By Request: Stimulus Size

Mickslam wants to know “The size of the stimulus necessary to get us out of the recession and avoid the depression.”

So do I! The answer is that it’s hard to say. Paul Krugman’s post on stimulus arithmetic illustrates the issues. But as a starting point, let’s pull out of the air the estimate that absent stimulus the unemployment rate will wind up at around 9 percent. That’s about 4 percent points over what we now think is the Non-Accelerating Inflation Rate of Unemployment (NAIRU).

Now we have to think about Okun’s Law which relates increases in GDP to decreases in unemployment. Since this isn’t a real law, people are a bit fuzzy on the math. But the consensus is that to generate a one percent decrease in unemployment, you need a 2–3 percent increase in GDP. That means $300-$450 billion per percentage point or $1.2–$1.8 trillion in additional GDP.

Next is the issue of the “multiplier effect” which relates how many dollars of additional GDP you get for each additional dollar of stimulus expenditure. These are the estimates all the cool kids are using:


The catch here is that when you’re dealing with giant numbers, these multiplier estimates are going to break down. Food stamps gives you great bang for your buck. But just because $1 billion in increased food stamp spending might generate $1.7 billion in GDP doesn’t mean we could spend $1 trillion in extra food stamps and generate $1.7 trillion in extra GDP—there are only so many poor people and they can only eat so much! Much the same is true with infrastructure spending. The general idea of spending-side stimulus is to put idle assets to work doing things. We have a fair number of idle people. But to build new infrastructure you machines and so forth and we only have so many on hand. And of course you need the right people—the guys who got laid off from Lehman Brothers aren’t the engineers we need to build the Purple Line.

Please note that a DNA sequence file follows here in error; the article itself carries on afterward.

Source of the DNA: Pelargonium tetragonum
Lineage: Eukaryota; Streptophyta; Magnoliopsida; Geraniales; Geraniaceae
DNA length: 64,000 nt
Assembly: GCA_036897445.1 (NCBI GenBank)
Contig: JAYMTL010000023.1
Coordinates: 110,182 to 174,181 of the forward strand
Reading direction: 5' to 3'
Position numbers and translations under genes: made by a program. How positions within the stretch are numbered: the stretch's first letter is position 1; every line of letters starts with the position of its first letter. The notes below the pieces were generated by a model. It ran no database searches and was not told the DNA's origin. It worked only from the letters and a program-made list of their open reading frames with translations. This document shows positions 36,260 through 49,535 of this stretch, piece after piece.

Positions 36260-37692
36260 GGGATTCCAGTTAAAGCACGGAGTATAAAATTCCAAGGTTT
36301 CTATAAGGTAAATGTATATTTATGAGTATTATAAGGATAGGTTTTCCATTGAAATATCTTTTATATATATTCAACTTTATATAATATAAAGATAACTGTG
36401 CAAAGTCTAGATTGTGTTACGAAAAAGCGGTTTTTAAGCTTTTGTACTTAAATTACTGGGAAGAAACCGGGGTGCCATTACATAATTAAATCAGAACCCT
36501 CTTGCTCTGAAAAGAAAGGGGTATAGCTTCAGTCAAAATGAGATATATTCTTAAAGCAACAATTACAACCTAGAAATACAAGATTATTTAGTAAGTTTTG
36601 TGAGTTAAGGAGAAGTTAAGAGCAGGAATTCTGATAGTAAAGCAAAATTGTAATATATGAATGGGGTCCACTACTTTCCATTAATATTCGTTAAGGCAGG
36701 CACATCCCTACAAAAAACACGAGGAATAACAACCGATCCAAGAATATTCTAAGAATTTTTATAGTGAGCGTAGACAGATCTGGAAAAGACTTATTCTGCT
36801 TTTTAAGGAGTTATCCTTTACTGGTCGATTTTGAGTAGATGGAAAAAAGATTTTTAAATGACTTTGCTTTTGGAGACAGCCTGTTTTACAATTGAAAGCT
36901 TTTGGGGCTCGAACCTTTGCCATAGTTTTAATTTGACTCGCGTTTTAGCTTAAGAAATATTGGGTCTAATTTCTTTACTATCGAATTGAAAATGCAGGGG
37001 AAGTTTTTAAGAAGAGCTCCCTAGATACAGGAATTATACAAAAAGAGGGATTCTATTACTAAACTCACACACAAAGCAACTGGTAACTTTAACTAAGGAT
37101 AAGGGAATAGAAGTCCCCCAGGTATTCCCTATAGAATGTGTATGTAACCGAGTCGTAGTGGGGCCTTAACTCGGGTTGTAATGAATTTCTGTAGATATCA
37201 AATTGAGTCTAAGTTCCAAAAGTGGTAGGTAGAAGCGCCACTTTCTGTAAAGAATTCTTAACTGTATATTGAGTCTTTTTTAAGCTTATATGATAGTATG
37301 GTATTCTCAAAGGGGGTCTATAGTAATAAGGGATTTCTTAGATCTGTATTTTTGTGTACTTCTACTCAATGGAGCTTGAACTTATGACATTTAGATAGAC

And of course all this is based on slightly fuzzy math about the NAIRU and very fuzzy math about likely employment trajectories. Long story short, whatever topline estimate you could do would be pretty uncertain and would run into trouble when you started thinking about implementing it in a micro sense. To make a long story short, the correct answer is a big number but the real limits probably lie in thick in the weeds rather than up in the clouds in a way that makes calculations very difficult. And then on top of all that you need to consider the international situation—will our stimulus money “leak” out of the economy in the form of a trade deficit? Will giant stimulus make the currency much weaker and alter trade flows? How much stimulus will China offer? Germany? In principle, the big surplus countries—China, Japan, Germany, Switzerland, Norway, etc.—should be doing more lifting relative to the size of their economies than should the deficit countries. But I don’t think that’s how it’s going to work in practice.